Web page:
This research project has the major goal of identifying the environmental constraints and chemical signatures of life in the anoxic systems prevailed in the Archean. Archean sedimentary sequences have the potential to record the early oxygen generation in the atmosphere (around 3.0 Ga), and the subsequent build-up of sulfate and sulfide in the oceans (developing euxinic systems) near the transition to the Paleoproterozoic. This project proposes a major scientific advance in this research field by simultaneously applying different proxies to Archean sedimentary sequences from the São Francisco Craton and in sediment cores from modern anoxic basins (meromictic lakes - permanently stratified systems) to reconstruct the environmental conditions that provided life in the early Earth. The combined study of Archean rocks and recent sediments from meromictic lakes, known as modern analogues of early Earth systems, will support the understanding of the processes and the triggers for anoxia and help their interpretation in the geologic record. This integrate study will be conducted by using a combination of isotopic geochemistry (´13C; ´15N; ´34S), trace elements (e.g., U, V, Mo, Ni, As, Cu, Mn, Zn, Se), and organic biomarkers (okenone and isorenieratene) techniques, to provide information about changes in environmental conditions and support inferences of how they interacted with life in the early Earth.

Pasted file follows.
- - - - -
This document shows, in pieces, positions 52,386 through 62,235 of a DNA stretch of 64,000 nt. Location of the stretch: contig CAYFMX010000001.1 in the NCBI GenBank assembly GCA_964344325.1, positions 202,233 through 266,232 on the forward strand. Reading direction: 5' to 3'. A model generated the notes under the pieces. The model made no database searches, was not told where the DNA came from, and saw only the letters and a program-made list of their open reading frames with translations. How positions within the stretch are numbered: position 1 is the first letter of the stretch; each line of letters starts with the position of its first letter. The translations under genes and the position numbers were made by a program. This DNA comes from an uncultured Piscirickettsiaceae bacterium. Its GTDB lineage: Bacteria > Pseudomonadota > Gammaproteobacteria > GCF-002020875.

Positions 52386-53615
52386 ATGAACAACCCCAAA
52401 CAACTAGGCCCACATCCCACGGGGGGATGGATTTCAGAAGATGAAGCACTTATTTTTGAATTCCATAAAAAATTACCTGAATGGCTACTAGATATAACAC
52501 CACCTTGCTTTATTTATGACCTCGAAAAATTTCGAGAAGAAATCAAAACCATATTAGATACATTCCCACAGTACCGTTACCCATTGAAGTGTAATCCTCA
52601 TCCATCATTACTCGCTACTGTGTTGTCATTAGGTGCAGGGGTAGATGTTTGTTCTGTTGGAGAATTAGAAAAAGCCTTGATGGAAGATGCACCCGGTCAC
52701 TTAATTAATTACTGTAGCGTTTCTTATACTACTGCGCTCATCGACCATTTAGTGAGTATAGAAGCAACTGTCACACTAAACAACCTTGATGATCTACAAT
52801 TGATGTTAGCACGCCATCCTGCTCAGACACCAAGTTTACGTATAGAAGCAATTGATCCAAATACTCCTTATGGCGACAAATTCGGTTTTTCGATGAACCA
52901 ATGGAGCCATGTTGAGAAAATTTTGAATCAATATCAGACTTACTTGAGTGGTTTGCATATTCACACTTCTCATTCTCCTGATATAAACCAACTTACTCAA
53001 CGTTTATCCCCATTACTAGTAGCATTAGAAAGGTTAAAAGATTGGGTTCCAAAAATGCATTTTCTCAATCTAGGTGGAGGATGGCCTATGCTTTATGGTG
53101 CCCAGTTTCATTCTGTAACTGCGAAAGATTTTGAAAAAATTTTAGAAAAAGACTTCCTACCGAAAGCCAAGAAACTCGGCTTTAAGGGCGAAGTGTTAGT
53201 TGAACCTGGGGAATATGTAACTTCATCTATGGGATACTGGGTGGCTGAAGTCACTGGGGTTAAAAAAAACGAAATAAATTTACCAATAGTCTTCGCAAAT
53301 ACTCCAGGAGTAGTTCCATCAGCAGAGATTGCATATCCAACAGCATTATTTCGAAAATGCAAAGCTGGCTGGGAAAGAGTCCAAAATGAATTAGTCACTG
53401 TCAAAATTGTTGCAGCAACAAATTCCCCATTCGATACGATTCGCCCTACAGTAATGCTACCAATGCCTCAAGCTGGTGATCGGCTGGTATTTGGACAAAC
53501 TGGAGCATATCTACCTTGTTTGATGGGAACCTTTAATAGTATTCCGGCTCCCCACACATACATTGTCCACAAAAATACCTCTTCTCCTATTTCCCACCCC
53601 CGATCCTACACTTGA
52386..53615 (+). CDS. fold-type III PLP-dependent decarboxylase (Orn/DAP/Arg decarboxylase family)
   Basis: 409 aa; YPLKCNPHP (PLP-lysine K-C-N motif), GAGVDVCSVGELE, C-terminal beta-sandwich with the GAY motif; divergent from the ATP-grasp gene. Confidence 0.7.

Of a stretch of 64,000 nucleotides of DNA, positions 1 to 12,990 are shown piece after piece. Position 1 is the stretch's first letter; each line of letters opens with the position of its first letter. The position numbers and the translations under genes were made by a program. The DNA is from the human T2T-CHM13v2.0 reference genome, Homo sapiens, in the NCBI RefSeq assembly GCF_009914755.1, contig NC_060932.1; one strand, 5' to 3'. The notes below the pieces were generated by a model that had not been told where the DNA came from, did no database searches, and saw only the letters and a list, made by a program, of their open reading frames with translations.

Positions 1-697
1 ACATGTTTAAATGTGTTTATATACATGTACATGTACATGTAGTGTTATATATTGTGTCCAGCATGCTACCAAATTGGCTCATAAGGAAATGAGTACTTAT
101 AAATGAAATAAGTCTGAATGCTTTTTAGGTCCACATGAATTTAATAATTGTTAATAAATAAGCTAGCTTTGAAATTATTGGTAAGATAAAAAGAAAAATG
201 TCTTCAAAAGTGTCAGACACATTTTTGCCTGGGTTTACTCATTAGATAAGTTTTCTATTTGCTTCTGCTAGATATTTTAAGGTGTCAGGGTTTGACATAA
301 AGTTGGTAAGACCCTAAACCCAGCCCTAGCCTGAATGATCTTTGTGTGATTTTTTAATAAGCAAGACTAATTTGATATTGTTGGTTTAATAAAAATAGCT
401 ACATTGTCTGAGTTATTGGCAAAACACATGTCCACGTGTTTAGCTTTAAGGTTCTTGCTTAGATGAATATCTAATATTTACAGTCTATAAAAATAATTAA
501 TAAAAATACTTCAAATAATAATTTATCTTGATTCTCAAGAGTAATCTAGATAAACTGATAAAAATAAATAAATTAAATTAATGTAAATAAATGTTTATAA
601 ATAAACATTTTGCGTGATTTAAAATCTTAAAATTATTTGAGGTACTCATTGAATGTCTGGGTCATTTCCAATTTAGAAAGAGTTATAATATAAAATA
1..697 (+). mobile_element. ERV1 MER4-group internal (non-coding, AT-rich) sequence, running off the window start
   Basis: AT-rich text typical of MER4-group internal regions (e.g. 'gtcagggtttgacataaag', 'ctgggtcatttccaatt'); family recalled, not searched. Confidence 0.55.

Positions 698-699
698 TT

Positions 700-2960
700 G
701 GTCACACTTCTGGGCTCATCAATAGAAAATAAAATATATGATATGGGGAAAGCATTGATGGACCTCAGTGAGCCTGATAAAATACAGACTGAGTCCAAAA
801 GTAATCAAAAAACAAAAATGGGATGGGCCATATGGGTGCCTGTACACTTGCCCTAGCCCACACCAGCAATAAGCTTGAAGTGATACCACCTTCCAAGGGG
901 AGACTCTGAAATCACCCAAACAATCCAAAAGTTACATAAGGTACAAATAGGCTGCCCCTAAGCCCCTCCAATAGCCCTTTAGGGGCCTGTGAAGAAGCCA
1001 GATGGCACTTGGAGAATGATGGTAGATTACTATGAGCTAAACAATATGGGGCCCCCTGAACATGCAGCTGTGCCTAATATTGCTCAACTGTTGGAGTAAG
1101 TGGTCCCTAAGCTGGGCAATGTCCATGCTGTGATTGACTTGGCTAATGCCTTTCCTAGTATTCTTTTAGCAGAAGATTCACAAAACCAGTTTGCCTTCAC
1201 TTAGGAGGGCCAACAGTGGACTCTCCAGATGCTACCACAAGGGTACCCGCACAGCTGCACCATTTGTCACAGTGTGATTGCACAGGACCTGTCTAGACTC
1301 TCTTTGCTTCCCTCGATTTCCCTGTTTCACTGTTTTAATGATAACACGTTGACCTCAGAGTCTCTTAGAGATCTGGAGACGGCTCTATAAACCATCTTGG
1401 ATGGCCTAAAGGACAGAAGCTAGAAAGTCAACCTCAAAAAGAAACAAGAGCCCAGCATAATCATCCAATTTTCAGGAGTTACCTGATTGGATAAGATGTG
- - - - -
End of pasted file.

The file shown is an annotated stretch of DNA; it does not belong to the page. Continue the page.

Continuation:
News published in Agência FAPESP Newsletter about the scholarship: